Lauren Gellhaus, the head of environmental, social, and governance (ESG) at the Teacher Retirement System of Texas (TRS), has left the $200 billion pension fund after nearly five years.
“Last week, I ended an amazing chapter in my career,” Gellhaus wrote in a post on LinkedIn. “While I am thrilled for the next chapter (more on that soon), I am so grateful to all the folks at TRS.”
Gellhaus jointed Texas TRS in 2017 as transition lead for the retirement system’s investment operations department. In that role, she oversaw cash management for the trust, and was the point person for all external cash and securities transitions. The following year she joined the TRS’ external public markets team and maintained coverage of hedge fund and long-oriented mandates.
In January of 2020, Gellhaus was named the retirement system’s first head of ESG to oversee the strategic development and execution of TRS’ ESG initiatives. She said she was particularly proud of adding board-approved ESG language to the investment policy statement, establishing an ESG committee, and creating an educational series, among other achievements during her nearly three years in the role.
Although Gellhaus did not say why she was leaving TRS, ESG investing has become much more complicated in Texas since a state law enacted last year requires all state entities to essentially boycott companies that divest or shun fossil fuel investments. Divesting or avoiding investments in fossil fuels is a major part of almost any ESG strategy. The law prohibits Texas’ public pension funds from contracting with or investing in companies that boycott energy companies. The law defines the action of boycotting an energy company as refusing to deal with, terminating business activities with, or taking any action “intended to penalize, inflict economic harm on, or limit commercial relations” with energy companies.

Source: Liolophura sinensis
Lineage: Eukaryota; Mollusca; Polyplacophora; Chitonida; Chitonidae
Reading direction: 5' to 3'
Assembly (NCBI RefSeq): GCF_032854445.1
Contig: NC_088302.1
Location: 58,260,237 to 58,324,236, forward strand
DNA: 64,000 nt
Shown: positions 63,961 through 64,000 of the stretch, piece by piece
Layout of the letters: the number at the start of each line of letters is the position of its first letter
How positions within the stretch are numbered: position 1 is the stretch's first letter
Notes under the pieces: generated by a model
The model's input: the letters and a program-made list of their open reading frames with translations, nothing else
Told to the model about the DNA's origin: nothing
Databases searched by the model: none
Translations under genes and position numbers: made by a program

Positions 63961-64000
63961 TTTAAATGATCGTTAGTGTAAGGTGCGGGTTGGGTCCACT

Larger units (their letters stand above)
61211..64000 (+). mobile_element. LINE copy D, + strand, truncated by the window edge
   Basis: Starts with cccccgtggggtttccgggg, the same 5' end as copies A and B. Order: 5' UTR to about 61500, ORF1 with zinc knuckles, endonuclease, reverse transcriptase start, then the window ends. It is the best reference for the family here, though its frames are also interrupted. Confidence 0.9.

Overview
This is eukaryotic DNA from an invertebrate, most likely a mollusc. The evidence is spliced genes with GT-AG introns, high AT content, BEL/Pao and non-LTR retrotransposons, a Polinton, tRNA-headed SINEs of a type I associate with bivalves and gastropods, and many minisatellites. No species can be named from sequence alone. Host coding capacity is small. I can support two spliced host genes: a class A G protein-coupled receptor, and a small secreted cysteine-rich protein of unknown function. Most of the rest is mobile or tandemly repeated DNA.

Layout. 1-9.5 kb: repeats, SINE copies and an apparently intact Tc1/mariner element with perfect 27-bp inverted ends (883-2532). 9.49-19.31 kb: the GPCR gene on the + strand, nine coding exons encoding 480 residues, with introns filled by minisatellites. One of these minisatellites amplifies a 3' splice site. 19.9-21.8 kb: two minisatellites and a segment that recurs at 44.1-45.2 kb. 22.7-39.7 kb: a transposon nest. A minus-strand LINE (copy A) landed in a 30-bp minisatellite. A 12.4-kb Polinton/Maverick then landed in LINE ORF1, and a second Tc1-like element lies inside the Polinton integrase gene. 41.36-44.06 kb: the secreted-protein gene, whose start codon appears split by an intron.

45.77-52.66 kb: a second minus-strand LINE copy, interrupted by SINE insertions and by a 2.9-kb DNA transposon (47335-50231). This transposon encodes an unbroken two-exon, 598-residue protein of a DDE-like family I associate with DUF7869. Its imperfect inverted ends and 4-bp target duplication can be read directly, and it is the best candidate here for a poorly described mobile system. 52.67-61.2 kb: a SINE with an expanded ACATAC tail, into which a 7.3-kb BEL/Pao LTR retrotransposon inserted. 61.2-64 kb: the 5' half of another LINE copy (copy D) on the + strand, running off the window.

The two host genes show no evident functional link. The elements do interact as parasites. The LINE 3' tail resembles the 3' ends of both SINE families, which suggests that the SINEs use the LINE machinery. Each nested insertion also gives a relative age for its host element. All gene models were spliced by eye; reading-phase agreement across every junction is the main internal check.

The law is intended to specifically protect companies that engage “in the exploration, production, utilization, transportation, sale, or manufacturing of fossil fuel-based energy and does not commit or pledge to meet environmental standards beyond applicable federal and state law.”
Other state governmental entities the law applies to include the Employee Retirement System of Texas, Texas Municipal Retirement System, Texas County and District Retirement System, Texas Emergency Services Retirement System, and Permanent School Fund.
Texas TRS did not comment on whether it was looking to replace Gellhaus, who officially left Aug. 8, as a spokesperson said the retirement system typically doesn’t comment on employee matters. But according to the pension fund’s investment policy statement it “will consider ESG factors that are material to long-term returns and levels of risk.”